Press release: Stillbirths - The invisible public health problem
Well-known interventions for women and babies would also reduce stillbirths
“This Series shows that the way to address the problem of stillbirth is to strengthen existing maternal, newborn, and child health programs by focusing on key interventions, which often overlap with those interventions that benefit mothers and neonates,” says Gary L. Darmstadt, M.D., Director, Family Health Division, Global Health Program, Bill & Melinda Gates Foundation.
According to The Lancet’s Stillbirths Series, as many as 1.1 million stillbirths could be averted with universal coverage of the following interventions:
- Comprehensive emergency obstetric care: 696,000
- Syphilis detection and treatment: 136 000
- Detection and management of fetal growth restriction: 107,000
- Detection and management of hypertension during pregnancy: 57,000
- Identification and induction for mothers with >41 weeks gestation: 52,000
- Malaria prevention, including bednets and drugs: 35,000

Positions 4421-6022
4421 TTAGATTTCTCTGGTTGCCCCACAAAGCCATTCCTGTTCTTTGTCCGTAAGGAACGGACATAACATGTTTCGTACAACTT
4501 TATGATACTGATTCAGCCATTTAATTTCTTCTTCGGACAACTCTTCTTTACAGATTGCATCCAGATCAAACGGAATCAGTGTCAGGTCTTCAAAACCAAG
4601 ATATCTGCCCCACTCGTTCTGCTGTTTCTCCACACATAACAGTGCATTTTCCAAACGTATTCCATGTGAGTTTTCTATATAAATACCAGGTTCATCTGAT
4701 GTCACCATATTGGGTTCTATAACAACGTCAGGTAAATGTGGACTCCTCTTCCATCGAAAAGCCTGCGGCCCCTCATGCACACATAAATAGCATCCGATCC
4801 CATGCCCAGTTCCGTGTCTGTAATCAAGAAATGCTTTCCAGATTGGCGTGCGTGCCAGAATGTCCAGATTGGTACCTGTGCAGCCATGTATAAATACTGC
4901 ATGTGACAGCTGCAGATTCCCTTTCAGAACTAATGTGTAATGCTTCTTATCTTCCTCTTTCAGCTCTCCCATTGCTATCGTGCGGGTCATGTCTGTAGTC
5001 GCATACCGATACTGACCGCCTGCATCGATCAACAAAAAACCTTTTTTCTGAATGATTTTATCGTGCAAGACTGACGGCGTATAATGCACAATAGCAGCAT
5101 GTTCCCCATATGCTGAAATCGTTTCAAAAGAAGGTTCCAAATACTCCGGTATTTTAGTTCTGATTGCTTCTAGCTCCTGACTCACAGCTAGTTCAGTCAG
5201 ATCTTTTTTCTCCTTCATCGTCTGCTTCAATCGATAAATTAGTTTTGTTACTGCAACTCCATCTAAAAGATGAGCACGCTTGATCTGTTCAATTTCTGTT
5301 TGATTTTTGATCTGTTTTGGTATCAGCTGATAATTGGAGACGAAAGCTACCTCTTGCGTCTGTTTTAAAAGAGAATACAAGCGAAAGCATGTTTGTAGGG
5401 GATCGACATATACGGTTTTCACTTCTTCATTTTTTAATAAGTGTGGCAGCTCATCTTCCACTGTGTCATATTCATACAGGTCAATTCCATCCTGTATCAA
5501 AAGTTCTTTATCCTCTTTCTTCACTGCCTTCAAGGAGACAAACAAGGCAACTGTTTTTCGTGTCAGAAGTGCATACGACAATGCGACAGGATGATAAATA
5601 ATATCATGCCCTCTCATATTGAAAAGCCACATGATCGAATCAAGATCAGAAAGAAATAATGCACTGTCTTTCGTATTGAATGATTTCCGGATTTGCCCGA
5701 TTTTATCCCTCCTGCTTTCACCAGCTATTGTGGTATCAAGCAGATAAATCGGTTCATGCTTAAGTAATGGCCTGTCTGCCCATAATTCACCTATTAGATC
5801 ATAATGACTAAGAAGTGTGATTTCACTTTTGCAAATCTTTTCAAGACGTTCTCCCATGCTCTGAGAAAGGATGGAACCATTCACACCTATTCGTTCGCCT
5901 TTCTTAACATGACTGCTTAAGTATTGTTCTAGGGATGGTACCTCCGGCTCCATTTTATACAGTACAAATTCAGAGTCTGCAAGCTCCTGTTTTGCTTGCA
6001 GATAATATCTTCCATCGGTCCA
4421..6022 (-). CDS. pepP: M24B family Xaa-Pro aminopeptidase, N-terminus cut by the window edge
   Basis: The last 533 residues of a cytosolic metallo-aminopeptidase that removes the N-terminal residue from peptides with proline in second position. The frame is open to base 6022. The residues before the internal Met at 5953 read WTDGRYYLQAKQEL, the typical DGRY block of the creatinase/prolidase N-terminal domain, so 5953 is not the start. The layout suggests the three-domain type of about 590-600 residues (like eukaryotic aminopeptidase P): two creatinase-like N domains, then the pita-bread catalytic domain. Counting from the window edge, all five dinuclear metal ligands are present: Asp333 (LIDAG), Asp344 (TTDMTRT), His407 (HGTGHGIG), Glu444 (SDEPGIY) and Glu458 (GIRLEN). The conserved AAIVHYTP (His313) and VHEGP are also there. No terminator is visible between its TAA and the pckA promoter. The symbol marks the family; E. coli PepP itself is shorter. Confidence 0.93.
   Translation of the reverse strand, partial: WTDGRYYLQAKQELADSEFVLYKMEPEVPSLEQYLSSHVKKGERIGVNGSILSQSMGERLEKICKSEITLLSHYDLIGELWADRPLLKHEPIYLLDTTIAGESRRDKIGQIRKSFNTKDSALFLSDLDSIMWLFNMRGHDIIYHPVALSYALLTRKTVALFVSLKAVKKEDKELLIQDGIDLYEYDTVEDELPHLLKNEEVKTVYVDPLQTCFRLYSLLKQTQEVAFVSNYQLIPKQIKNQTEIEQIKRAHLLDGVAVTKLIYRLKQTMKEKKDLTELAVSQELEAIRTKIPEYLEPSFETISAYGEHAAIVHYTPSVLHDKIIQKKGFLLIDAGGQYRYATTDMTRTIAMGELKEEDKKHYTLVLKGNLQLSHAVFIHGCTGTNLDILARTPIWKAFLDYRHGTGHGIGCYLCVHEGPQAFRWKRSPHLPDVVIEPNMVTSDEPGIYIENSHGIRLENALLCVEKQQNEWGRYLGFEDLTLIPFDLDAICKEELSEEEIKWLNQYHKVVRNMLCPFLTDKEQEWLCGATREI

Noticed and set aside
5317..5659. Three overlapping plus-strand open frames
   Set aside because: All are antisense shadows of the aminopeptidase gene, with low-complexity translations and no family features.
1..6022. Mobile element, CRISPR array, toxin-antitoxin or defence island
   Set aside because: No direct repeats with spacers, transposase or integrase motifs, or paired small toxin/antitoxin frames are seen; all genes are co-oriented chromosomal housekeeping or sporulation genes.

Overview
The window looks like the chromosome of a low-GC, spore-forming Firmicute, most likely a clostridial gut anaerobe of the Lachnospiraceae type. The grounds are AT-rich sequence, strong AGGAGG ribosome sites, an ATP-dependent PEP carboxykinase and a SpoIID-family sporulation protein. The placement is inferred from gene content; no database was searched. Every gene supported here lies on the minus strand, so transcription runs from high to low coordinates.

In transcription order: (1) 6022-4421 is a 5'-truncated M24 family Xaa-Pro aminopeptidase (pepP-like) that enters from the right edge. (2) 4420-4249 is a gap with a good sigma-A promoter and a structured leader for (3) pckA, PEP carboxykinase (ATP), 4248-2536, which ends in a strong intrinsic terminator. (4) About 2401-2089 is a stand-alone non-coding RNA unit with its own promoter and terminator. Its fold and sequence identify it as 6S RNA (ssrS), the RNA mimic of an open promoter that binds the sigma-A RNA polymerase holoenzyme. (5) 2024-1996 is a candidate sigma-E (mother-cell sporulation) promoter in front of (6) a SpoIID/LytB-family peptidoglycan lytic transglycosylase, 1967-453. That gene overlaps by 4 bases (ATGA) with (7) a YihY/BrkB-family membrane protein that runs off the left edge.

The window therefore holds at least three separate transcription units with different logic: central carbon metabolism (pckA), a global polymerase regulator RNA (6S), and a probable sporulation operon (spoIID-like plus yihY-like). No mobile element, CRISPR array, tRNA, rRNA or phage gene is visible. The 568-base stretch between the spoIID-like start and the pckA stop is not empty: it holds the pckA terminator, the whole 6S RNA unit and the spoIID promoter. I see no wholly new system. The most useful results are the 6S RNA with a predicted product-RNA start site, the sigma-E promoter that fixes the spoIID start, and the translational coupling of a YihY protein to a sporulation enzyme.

- Folic acid fortification before conception: 27,000
- Detection and management of diabetes in pregnancy: 24,000
“An additional 1.6 million deaths of mothers and newborns could be averted if you add five additional interventions beyond stillbirth interventions, such as antenatal steroids and neonatal resuscitation,” says Professor Zulfiqar A. Bhutta, M.D., PhD, Chair, Department of Pediatrics and Child Health, The Aga Khan University, Pakistan. “This is all highly doable and would save 2.7 million lives -- a massive achievement.”
Such interventions could be provided to all women everywhere at an overall cost of US$10.9 billion per year, or $2.32 per person in the 68 highest burden countries, according to the economic analysis by The Series team.
“This would provide a triple return for every dollar invested since these interventions can prevent stillbirths as well as save mothers and newborns, ” explains Robert Pattinson, M.D. of South Africa’s Medical Research Council, one of the team who developed the analysis using the Lives Saved Tool modelling.
If all women gave birth in health facilities offering high-quality, comprehensive emergency obstetric care, almost 700,000 stillbirths, 170,000 maternal deaths and nearly 600,000 neonatal deaths could be averted.
“Ultimately, there’s a direct correlation between greatly increased coverage of these interventions and the numbers of deaths averted,” says Carole Presern of PMNCH.